Dr. Michael Myhre was born to be a veterinarian. In 1978 his father, Dr. Grant Myhre, developed a referral practice, Myhre Equine Clinic in Rochester, NH. After working alongside his father since middle school, Dr. Myhre, who hails from Milton, NH, believes he was always destined to be a veterinarian. Dr. Myhre graduated from Cornell University College of Veterinary Medicine based in Ithaca, NY, in 2016, and he joined Palm Beach Equine Clinic thereafter as a surgical resident to work under the direction of board-certifed surgeons Dr. Robert Brusie, Dr. Jorge Gomez, and Dr. Weston Davis.
What is your background with horses?
I grew up in my father’s practice. He would bring me along to see outpatients and cut colics at 2 a.m. When I was in high school and college, I would work there during the summers as a technician. I kept learning from him and when it was time to decide what I would do, I applied to vet school.
We had some lesson horses at home and taught some therapeutic riding, so I rode on the trails occasionally, but I knew I was always supposed to be a veterinarian.
Where did you complete your undergraduate degree?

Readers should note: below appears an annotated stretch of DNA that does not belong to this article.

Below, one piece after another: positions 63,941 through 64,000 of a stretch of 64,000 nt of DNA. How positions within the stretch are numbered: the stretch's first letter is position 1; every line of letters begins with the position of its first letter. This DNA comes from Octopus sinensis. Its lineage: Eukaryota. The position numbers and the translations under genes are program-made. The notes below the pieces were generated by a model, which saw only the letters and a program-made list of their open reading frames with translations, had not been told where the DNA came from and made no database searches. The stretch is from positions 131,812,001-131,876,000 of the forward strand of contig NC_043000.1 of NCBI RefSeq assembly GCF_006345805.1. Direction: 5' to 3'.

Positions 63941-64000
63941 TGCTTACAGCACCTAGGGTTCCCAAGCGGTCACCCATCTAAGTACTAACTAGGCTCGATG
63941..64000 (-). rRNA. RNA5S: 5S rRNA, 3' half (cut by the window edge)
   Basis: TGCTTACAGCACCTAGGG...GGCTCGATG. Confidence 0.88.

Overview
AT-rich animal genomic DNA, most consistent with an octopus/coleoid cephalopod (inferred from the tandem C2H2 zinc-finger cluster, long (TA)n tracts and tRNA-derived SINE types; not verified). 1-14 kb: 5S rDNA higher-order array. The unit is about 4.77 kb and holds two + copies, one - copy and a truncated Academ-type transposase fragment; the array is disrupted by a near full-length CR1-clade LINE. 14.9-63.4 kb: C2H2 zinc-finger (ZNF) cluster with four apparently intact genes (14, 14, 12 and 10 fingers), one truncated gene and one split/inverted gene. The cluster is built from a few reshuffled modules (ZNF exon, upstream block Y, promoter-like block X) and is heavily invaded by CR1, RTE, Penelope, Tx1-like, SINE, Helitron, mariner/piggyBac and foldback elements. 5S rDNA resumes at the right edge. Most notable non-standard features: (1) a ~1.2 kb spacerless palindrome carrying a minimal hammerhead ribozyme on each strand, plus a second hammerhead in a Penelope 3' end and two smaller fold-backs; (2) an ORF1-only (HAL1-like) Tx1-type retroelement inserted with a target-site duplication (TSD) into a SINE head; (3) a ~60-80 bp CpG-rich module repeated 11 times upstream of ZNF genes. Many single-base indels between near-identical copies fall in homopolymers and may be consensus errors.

I attended Ithaca College in New York and studied computer science. It is a pretty unusual undergraduate degree for a veterinarian, but I did not want to go the traditional route of getting a biology degree. Computer technology is now involved in a lot of veterinary medicine – so much of what we do is going through computers, so it is an asset to have that degree.
I still took all the biology and chemistry classes at the same time, and I finished in three years. At that point, I applied to Cornell University and was accepted.
What led you to Palm Beach Equine Clinic?
I came here because it is the best residency program in the country. I have a big caseload and get to work on the best horses in the world. I started on July 1 and what I like the most is the diversity in cases. We have seen hunters, jumpers, dressage horses, and racehorses. I have done everything from condylar fracture repairs to MRIs, nuclear scintigraphy, x-rays, and even colic surgery on a miniature horse. Palm Beach Equine Clinic stays at the forefront of technology with a new standing surgery pit, standing MRI machine, and paperless medical records.
What goals do you have for your veterinary career?
After my three-year residency at Palm Beach Equine Clinic, I plan to move back to New Hampshire and work at my father’s practice.
What can we find you doing when you’re not working?
I am pretty much always working, but my girlfriend is a neurology resident in Manhattan, so I try to visit her as much as I can, or I take advantage of living in Florida and go swimming.
Name one thing most people wouldn’t know about you?
I rowed for the Ithaca College crew team and while I was in vet school, I was an assistant coach for the Cornell University team.